Wednesday 26 October 2016

Protest fears scupper plan to put on extra buses during Luas strikes

Anne-Marie Walsh and Paul Melia

Published 14/05/2016 | 02:30

Transport Minister Shane Ross. Photo: Sam Boal/
Transport Minister Shane Ross. Photo: Sam Boal/

A plan for extra buses during the highly disruptive campaign of Luas strikes is being scuppered because authorities fear protests at depots.

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Sources revealed that Transdev's experience when it tried to put on buses on St Patrick's Day has frightened off those considering extra services.

When Transdev threatened to hire buses to transport passengers to the city centre from park-and-ride facilities on the outskirts of Dublin, the National Bus and Railworkers' Union accused it of hiring 'scab labour'.

"There is a fear that things could get ugly," said a source. "The authorities do not want passengers involved in that situation."

The new transport minister and the National Transport Authority (NTA) have said they cannot put on extra services for Luas passengers who have endured 11 strikes and face another nine. A spokesman for Transport Minister Shane Ross said he was not going to intervene, as the dispute was a "matter for the private company".

The NTA said putting on extra services was not feasible. It cited the lack of availability of vehicles, the smaller capacity of buses, and the fact that extra buses would increase traffic congestion.

"When we looked at the practicalities, we couldn't get it to work at all in terms of expectations," said a spokeswoman. "A Luas carries 250 to 300 people, while a bus carries 80 to 85, and you would need a lot of them. Even if you could magic up the buses, they could end up stuck in traffic."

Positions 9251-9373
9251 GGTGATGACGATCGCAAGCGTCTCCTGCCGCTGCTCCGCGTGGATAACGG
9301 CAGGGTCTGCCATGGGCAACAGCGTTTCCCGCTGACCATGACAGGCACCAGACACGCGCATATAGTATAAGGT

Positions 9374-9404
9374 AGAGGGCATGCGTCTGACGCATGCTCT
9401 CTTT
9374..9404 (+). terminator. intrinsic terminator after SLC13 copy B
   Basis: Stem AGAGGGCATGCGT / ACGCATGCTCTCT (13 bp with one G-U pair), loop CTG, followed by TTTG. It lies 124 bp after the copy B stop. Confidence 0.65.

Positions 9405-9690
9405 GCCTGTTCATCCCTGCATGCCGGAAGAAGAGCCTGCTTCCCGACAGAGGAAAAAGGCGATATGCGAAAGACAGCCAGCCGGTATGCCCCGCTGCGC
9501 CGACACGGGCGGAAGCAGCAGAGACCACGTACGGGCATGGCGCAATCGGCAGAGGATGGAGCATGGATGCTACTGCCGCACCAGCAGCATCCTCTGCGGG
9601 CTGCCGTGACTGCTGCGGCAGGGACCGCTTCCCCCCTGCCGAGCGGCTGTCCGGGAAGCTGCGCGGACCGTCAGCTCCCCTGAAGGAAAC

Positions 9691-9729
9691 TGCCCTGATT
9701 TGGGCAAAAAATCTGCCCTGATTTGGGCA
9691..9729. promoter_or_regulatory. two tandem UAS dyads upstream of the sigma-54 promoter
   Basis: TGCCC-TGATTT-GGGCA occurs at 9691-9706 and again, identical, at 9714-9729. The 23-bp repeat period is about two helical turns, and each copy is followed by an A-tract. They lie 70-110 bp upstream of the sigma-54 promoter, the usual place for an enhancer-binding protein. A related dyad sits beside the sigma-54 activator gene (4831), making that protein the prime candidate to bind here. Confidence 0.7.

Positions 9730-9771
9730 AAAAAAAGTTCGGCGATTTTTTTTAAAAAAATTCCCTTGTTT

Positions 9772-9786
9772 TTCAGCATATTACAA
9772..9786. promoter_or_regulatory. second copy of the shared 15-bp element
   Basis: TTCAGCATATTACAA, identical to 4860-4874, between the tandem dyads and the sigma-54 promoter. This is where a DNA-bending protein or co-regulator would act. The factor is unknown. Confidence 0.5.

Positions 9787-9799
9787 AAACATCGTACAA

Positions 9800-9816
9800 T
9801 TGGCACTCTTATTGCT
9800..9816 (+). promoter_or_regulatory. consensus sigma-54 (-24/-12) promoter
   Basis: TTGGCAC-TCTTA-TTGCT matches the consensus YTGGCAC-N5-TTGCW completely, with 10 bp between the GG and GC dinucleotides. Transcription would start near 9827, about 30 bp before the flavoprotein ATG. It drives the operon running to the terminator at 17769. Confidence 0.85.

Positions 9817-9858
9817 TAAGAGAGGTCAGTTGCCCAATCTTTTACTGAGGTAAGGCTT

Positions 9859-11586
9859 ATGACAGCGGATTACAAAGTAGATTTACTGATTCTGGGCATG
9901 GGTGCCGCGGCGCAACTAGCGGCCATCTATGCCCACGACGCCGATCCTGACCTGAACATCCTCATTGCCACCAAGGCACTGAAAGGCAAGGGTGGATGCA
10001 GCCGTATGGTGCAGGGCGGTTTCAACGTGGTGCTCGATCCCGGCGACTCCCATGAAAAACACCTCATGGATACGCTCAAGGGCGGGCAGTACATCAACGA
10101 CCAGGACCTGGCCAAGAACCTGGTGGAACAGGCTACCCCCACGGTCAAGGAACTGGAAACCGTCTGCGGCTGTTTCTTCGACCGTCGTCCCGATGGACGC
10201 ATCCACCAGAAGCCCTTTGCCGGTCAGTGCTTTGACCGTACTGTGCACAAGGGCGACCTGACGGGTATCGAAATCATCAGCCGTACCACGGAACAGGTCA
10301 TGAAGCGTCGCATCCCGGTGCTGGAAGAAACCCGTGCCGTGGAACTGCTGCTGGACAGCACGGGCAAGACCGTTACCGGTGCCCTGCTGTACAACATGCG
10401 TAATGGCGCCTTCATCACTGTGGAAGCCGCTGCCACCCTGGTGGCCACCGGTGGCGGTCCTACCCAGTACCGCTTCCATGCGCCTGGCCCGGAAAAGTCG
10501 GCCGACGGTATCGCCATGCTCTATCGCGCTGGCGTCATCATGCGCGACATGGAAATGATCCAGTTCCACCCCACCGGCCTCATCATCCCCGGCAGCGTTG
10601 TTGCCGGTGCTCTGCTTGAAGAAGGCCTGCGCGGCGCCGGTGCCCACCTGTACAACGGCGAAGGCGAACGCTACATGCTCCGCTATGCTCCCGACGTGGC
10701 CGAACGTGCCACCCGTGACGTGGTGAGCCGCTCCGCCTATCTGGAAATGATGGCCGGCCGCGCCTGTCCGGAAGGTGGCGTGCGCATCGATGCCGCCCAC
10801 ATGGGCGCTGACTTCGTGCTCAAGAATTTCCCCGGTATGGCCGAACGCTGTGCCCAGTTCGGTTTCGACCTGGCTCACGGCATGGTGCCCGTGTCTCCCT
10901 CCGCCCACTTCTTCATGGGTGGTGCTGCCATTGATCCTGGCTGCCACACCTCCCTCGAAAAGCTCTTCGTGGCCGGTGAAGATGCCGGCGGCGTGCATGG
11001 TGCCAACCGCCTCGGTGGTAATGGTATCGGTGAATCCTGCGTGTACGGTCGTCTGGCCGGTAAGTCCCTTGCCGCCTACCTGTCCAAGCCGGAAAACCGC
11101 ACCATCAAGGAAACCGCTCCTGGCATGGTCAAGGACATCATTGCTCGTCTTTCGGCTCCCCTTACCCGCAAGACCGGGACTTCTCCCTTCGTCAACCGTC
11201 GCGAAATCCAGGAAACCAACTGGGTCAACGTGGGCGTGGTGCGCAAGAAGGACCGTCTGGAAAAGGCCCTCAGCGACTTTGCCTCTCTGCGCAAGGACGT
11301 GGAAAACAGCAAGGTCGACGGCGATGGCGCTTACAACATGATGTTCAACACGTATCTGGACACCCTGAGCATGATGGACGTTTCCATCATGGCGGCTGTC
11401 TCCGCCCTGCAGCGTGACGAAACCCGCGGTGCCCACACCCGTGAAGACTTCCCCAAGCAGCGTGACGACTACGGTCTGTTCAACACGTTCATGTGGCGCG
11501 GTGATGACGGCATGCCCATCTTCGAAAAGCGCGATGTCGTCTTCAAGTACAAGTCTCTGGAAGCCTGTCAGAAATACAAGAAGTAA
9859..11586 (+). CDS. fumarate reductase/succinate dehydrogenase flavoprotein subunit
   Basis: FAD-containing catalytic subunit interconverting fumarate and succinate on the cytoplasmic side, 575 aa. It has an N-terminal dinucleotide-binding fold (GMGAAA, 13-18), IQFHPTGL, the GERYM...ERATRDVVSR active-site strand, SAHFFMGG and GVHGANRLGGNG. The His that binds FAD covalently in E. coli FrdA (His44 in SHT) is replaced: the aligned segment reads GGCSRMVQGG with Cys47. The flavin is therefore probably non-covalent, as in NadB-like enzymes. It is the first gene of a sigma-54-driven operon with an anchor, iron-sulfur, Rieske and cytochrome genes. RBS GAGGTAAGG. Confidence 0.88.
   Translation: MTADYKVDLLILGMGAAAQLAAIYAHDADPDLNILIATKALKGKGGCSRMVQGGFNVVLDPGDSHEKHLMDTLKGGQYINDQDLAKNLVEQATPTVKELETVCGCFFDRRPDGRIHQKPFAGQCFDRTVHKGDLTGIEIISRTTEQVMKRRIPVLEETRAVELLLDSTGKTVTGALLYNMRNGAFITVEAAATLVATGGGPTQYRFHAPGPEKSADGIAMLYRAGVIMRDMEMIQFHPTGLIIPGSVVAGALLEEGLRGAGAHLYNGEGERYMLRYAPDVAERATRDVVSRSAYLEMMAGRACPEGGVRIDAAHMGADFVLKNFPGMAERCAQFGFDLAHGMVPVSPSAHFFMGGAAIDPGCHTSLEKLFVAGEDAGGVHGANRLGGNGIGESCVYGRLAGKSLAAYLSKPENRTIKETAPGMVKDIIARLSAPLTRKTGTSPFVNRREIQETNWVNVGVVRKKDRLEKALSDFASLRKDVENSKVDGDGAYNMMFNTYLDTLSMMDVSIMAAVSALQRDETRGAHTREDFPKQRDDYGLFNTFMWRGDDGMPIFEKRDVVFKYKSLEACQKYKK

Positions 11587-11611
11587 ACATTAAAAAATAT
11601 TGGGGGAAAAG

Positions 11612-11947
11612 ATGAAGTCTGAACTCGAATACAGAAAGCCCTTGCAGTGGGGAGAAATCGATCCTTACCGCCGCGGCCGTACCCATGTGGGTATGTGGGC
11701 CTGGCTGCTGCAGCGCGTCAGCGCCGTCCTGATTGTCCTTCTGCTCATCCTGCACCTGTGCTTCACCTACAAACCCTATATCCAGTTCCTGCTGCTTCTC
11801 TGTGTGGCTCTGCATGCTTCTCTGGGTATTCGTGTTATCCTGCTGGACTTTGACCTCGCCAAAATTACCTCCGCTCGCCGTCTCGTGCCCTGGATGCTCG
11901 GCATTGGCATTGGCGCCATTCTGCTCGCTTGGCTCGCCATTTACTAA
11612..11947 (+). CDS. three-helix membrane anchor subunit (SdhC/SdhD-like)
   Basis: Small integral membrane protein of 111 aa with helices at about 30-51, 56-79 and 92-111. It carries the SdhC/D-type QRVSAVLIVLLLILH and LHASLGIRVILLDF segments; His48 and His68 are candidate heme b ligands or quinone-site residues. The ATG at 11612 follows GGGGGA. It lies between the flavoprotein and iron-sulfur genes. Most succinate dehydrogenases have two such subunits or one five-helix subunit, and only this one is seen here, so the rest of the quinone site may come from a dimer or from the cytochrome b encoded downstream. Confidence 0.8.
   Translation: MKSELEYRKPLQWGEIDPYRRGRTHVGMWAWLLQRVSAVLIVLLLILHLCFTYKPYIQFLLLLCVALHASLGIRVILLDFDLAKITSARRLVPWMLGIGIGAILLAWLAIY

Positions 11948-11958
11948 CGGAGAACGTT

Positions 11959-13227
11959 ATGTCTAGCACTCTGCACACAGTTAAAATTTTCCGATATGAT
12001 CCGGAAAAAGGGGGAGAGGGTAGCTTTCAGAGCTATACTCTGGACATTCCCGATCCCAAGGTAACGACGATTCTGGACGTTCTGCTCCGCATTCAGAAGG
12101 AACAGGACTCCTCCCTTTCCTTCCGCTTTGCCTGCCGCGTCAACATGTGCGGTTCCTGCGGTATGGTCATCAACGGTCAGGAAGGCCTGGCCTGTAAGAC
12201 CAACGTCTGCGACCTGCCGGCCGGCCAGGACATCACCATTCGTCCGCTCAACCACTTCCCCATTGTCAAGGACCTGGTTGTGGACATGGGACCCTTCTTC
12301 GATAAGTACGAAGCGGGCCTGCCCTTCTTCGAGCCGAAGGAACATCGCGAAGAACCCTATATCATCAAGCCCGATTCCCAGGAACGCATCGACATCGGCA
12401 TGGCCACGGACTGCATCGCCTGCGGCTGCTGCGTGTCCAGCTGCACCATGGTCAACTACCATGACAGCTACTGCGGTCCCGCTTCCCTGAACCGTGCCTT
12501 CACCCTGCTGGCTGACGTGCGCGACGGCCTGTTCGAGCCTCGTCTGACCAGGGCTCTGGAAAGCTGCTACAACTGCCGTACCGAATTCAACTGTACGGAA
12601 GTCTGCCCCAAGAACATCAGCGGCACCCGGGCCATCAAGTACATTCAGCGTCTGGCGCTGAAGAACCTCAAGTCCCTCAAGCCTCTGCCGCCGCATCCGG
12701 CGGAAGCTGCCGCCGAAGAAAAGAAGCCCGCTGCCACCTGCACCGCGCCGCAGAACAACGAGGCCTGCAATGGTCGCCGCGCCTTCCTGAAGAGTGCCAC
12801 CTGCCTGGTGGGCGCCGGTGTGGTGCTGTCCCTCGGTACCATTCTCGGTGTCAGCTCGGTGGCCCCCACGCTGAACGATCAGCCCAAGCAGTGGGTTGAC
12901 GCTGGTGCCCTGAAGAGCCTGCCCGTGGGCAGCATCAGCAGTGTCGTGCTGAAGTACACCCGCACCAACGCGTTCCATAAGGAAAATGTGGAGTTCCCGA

The Irish Independent has learned that the NTA has powers under the Dublin Transport Authority Act to become the "operator of last resort".

This provision can be applied if the operator, in this case Transdev, is unable to meet its contractual commitments, withdraws from providing or "fails to provide" services as set out in the contract or if it "fails on a persistent and sustained basis" to meet performance standards as set out in the contract.

However, the NTA spokeswoman said that there were no plans to invoke the clause.

Passengers suffered an 11th day of strikes yesterday and there will be another 24-hour stoppage next Friday, with more later in the month and in June.

Drivers want a 23pc pay rise by 2019, but Transdev is offering 13pc. Their colleagues - ticket inspectors, ticket inspector supervisors, and control room staff - have accepted the 13pc offer.

Transdev has warned the drivers that their colleagues are at risk if they continue their campaign of industrial action.

Irish Independent

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